As we head into 2021, we’d like to remind you of a few tactics to improve your finances. If you have additional questions after reading this blog, please reach out to us at taylorhoffman.com.
1. Eliminate high interest rate debt
One of the first steps to financial independence is to eliminate “bad” debt from your financial picture. “Bad” debts typically include credit cards, personal loans, and payday loans. When it comes to paying off debt, the general rule of thumb is to pay off the highest interest rate first. According to cardrates.com, the average annual percentage rate (APR) for outstanding credit card accounts as of May 2020 was 14.52%. With savings accounts barely earning 1% in interest annually, households with sufficient cash reserves (see #2 below) should consider using extra cash to pay off high interest rate debt.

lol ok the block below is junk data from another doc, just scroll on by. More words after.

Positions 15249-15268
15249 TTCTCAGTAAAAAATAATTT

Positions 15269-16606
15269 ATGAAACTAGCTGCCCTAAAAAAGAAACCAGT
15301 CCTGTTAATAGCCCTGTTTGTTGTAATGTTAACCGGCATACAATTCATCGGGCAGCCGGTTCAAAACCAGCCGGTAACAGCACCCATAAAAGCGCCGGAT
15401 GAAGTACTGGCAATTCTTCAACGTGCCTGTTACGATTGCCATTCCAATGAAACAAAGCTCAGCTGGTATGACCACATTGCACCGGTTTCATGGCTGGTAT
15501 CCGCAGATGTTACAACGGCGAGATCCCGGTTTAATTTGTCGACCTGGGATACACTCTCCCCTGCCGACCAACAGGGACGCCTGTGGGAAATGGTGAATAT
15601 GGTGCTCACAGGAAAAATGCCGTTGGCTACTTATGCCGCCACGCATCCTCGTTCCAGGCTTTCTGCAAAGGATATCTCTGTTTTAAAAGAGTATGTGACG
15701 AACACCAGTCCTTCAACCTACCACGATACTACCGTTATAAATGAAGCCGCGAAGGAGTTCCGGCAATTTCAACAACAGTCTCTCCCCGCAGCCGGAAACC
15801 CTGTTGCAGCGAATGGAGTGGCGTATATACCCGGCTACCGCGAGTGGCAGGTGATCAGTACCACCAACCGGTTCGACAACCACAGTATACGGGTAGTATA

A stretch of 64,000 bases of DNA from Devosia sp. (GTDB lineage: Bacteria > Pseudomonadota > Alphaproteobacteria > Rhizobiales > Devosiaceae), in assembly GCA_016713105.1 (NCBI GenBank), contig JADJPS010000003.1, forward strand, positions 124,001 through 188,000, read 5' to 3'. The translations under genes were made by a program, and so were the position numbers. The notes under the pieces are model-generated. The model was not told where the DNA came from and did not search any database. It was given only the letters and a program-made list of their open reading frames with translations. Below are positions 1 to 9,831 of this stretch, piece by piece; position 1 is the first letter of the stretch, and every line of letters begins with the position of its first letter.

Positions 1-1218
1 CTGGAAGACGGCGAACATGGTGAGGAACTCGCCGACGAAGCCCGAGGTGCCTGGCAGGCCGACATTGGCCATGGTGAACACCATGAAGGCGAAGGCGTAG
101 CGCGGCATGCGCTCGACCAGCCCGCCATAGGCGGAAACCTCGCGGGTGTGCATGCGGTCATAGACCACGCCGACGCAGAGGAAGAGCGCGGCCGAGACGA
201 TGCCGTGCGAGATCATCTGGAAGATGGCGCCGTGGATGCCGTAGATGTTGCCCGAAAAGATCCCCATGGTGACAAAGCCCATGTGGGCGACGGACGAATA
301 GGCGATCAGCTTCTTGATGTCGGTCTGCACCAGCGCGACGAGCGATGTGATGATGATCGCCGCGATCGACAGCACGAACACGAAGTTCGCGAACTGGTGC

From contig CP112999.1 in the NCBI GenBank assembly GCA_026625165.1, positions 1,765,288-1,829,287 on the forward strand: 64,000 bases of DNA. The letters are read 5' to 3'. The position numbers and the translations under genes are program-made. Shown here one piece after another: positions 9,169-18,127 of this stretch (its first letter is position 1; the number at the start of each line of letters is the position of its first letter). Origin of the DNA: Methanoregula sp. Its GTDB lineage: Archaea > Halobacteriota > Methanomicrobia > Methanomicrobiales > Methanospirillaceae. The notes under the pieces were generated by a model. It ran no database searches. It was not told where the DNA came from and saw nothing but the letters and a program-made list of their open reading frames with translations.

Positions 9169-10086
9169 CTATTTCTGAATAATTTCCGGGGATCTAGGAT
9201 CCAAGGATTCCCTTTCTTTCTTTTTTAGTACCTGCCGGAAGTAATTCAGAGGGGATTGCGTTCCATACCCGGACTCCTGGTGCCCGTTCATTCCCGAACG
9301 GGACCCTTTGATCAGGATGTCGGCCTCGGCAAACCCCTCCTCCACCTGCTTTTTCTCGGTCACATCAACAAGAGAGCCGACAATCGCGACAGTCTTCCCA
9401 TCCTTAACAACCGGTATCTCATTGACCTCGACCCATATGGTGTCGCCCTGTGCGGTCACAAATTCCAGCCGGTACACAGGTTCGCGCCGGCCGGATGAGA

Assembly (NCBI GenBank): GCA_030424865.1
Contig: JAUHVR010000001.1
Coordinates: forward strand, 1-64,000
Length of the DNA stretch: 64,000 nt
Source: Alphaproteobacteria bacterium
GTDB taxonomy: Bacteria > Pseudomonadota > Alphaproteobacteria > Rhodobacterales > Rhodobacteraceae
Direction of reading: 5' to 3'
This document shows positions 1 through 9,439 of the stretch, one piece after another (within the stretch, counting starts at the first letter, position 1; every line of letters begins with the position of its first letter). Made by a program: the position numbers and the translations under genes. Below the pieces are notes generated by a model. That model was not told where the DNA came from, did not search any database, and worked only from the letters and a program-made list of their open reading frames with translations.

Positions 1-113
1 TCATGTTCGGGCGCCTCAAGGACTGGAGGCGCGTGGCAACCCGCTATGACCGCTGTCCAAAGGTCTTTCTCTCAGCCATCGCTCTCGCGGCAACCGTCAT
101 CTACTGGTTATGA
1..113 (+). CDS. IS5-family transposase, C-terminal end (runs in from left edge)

2. Build up an emergency fund
The coronavirus pandemic served as proof of how critical an emergency fund can be. Generally, you should have between 6-12 months’ worth of living expenses saved in cash. Those who follow this guidance are in a much better position to withstand a reduction in income or job loss. According to Clever’s COVID-19 Financial Impact Series, roughly 3 in 5 Americans (61%) say their emergency savings have either already run out or they won’t last another 3 months.
Write down your specific emergency fund goal so you can track your progress and adjust your spending/savings decisions accordingly. Let’s say your goal is $10,000 for 2021. While that may seem like a large number at first glance, try tackling it in smaller bits; that’s $833 per month or $192 per week..
3. Consider funding a Roth IRA or Traditional IRA